silver, with shakudo and shibuichi, and further decoration in copper, gilding, and enamels
13.5 x 15.5 cm
This very finely worked ornament takes the form of a miniature helmet with a figure of the Buddhist guardian deity Fudo Myo-o as its forecrest, a sword in his right hand and a rope to bind the unrighteous in his left hand. Doji (young male attendant deities) stand to his left and right on either side of the helmet, and the mabisashi (peak), shikoro (neck-guard), and fukigaeshi (turn-backs) are embellished with further symbols of the Buddhist religion: horin (law-wheels), dragons twined around straight swords, and guardian shishi. This is an exceptional example of the best products of the Ozeki Company during its heyday in the 1880s when it employed twenty-four specialists in a wide variety of decorative techniques. Although the identities of the individual artists were deliberately concealed in order to emphasize the Ozeki corporate brand, there is no doubt that the metalworkers involved were former specialists in the manufacture of sword-fittings who changed direction after the samurai privilege or wearing two swords was abolished in 1876.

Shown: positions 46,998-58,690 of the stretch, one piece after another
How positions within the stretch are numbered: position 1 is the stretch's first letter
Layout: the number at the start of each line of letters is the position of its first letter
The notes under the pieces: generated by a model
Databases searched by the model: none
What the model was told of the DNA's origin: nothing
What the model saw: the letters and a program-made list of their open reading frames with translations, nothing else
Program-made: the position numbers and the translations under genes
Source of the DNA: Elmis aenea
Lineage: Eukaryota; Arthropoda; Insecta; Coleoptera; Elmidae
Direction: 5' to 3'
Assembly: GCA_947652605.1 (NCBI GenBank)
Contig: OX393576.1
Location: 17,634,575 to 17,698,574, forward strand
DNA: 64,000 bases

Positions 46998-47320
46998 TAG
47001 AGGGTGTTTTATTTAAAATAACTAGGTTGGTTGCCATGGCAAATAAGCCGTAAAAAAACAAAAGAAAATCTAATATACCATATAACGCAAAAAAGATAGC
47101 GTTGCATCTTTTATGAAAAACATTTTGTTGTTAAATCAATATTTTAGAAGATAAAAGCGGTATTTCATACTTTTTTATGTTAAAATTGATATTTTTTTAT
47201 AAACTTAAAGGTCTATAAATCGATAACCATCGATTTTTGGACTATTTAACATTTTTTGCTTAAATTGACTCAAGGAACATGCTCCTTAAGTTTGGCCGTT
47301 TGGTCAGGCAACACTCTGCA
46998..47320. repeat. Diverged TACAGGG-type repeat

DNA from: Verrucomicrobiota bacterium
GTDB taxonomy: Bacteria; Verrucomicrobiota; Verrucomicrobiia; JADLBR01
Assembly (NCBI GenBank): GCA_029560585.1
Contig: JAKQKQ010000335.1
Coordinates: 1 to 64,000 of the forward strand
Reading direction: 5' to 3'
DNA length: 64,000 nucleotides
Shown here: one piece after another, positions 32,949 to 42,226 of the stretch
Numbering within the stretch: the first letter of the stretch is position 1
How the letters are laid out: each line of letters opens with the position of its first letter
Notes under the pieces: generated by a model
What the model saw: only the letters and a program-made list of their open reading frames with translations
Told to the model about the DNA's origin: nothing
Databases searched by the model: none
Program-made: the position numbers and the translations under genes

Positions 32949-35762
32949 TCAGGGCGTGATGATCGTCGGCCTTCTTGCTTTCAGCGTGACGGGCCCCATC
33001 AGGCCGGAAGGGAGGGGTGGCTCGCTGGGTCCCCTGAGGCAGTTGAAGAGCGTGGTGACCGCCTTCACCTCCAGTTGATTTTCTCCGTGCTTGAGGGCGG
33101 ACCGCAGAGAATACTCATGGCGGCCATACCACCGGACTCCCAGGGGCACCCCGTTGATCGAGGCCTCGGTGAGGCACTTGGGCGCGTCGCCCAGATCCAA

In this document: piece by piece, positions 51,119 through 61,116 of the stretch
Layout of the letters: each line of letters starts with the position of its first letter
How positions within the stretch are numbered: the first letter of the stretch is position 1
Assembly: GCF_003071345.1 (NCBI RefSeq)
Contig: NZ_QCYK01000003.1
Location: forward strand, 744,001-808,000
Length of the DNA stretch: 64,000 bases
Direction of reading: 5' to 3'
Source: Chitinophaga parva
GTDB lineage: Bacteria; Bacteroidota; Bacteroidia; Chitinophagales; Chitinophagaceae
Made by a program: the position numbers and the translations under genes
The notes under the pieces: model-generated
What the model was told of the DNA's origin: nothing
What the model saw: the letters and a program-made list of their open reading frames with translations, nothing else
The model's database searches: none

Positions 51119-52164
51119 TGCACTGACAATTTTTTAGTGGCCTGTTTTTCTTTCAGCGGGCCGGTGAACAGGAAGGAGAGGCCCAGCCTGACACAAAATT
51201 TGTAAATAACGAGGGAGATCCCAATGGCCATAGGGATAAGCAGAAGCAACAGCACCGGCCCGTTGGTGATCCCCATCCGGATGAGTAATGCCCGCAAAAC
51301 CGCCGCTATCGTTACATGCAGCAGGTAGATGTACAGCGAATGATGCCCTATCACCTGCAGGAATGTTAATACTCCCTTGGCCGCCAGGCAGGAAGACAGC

J. Earle, Splendors of Imperial Japan: Arts of the Meiji period from the Khalili Collection, London 2002, cat. 40, p. 90.